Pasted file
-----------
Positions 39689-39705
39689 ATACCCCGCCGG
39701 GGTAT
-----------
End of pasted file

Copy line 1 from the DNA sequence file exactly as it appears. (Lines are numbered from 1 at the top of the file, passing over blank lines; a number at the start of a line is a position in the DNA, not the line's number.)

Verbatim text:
Positions 39689-39705